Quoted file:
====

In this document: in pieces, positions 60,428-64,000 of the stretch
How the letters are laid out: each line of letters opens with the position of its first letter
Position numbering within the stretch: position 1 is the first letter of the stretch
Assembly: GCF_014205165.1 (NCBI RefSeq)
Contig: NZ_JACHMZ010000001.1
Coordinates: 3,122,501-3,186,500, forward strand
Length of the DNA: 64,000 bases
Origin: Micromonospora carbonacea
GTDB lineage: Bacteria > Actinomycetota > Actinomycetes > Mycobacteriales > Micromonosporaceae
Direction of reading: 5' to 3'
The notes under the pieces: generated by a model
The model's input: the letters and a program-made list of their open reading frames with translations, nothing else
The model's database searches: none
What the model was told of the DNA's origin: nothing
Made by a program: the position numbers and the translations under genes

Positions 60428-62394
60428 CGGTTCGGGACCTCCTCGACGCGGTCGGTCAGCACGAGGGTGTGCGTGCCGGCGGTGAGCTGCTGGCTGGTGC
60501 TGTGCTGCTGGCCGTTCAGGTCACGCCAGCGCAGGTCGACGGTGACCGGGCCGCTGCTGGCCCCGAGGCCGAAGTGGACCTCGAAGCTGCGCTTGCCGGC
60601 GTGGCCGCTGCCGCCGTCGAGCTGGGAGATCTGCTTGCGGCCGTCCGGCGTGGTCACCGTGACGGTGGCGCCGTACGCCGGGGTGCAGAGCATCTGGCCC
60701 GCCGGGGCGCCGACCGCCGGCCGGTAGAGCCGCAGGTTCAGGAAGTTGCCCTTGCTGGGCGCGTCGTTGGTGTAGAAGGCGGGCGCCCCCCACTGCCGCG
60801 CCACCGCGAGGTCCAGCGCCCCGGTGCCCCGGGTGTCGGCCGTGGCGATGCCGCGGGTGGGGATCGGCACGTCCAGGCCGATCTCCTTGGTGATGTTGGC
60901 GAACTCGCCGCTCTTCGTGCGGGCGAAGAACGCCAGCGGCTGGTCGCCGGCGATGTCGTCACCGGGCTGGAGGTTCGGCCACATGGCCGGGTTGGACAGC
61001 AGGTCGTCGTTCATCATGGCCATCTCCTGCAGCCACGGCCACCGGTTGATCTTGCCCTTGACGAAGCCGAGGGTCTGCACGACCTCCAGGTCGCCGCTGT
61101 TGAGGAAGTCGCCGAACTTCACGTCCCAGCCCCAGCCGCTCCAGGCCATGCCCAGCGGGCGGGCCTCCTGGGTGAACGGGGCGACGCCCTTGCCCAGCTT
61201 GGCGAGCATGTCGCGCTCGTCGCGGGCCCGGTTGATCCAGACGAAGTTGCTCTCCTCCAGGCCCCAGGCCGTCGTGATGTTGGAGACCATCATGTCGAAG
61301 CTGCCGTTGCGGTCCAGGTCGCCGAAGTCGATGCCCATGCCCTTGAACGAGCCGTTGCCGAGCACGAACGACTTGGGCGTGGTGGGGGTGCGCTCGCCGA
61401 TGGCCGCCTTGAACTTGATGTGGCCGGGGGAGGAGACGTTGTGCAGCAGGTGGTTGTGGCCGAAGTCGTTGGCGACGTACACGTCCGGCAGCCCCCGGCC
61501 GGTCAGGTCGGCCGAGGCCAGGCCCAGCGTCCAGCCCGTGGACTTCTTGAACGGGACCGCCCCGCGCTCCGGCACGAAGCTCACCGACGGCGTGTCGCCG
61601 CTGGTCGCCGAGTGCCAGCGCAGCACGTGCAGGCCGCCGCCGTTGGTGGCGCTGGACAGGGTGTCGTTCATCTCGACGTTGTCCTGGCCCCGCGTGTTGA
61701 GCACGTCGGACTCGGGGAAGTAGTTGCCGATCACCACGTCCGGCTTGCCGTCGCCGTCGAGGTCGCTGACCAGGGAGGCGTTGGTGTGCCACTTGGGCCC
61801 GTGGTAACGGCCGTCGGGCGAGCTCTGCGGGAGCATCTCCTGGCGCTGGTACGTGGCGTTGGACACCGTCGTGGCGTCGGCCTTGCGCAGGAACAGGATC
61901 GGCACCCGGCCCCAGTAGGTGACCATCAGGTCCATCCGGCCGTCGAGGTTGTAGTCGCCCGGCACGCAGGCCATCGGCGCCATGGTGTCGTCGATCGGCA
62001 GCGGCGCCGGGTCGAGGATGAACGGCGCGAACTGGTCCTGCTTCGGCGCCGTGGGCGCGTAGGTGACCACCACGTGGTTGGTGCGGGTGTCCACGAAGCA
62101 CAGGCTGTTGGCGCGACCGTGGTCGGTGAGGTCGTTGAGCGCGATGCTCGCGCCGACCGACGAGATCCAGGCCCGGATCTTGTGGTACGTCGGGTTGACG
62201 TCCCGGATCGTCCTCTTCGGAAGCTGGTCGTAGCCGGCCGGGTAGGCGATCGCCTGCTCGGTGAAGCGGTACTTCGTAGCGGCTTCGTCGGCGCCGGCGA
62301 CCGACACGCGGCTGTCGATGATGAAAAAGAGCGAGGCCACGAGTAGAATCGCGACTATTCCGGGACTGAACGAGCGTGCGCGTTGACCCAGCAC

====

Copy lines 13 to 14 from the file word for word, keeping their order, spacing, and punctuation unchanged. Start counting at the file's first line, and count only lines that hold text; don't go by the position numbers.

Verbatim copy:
The model's database searches: none
What the model was told of the DNA's origin: nothing